Schedule and Assignments

The National Endowment for the Humanities summer institute for higher education faculty "Law and Culture in Medieval England" is hosted by Western Michigan University.

Due to the ongoing health crisis, the institute is being held virtually. Activities will be conducted synchronously and asynchronously on the internet. All synchronous activities will occur on weekdays. There is no residential component.


Image of the uins of Battle Abbey. Photo by Robert Berkhofer

Ruins of Battle Abbey

The virtual institute will be conducted through a combination of asynchronous presentations or activities and synchronous online discussions among the participants, organizers, and visiting scholars. Participants should expect that this combination of activities will take about four hours per weekday, with roughly half occurring synchronously. The synchronous part of these activities will be scheduled between 12 noon and 4 p.m. Eastern Daylight Time to account for different time zones. At other times on these days, the participants will be free to work on their collaborative project presentation, read, or use library resources. The program of study assumes no prior knowledge or languages, although we will encourage participants with such expertise share their knowledge. 

Advance materials

Before the institute begins, participants will receive pre-circulated readings. These advance readings include literary works and one of the longer primary texts. Participants are also asked to read Nicholas Vincent's "A Brief History of Britain" prior to the institute. Interpreting from multiple perspectives using various methodologies will be encouraged by revisiting key primary texts throughout the program of study. During the institute participants will also undertake three practical exercises in workshops, called "text in context," analyzing manuscript sources of key primary sources to discover how their material features enhance understanding their content.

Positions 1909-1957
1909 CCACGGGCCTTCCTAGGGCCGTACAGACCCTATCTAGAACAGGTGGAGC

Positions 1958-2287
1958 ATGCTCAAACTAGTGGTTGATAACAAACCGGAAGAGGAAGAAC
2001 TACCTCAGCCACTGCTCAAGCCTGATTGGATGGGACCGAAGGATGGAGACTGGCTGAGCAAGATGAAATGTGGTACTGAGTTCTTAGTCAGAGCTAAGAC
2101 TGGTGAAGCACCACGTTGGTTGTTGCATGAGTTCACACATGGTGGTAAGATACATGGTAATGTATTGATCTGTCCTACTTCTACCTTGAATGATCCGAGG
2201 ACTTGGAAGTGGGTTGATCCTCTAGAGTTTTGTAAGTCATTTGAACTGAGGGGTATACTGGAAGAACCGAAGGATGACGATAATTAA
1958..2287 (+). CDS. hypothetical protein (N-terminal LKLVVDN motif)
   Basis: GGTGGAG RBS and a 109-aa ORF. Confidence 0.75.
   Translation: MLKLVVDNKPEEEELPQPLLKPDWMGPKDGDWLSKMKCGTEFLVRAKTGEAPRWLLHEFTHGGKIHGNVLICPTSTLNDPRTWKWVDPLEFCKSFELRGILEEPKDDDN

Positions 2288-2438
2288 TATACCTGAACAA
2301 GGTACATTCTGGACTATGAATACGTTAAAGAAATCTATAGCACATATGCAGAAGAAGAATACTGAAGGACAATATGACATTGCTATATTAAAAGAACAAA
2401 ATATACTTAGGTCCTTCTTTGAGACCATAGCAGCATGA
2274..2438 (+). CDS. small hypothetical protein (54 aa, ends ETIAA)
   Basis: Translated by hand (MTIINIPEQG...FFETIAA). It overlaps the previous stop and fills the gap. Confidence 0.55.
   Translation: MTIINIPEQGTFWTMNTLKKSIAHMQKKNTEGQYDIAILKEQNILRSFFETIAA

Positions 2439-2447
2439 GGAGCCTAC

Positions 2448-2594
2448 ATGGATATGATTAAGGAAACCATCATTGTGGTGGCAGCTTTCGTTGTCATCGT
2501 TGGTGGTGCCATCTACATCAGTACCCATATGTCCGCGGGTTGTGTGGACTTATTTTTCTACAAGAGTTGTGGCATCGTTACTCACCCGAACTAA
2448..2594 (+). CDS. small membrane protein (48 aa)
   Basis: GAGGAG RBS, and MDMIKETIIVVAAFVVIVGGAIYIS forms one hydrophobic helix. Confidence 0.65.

Provided to participants

  • "Beowulf." Translated and edited by Roy M. Liuzza. Peterborough: Broadview Press, 2012.
  • Herzman, Ronald B., Graham Drake, and Eve Salisbury, eds. "Four Romances of England: King Horn, Havelock the Dane, Bevis of Hampton, Athelstan." TEAMS Middle English Texts Series. Kalamazoo: Medieval Institute Publications, 1999. ["Havelock the Dane" and "Athelstan"]
  • "Njal's Saga." Translated by Robert Cook. Rev. ed. New York: Penguin Classics, 2002.
  • Rabin, Andrew, ed. and trans. "Old English Legal Writings." Dumbarton Oaks Medieval Library 66. Cambridge: Harvard University Press, 2020.

To be purchased by participants

  • Vincent, Nicholas. "A Brief History of Britain, 1066-1485: The Birth of a Nation." London: Robinson, 2011. [chapters 1-6, pp. 1-244]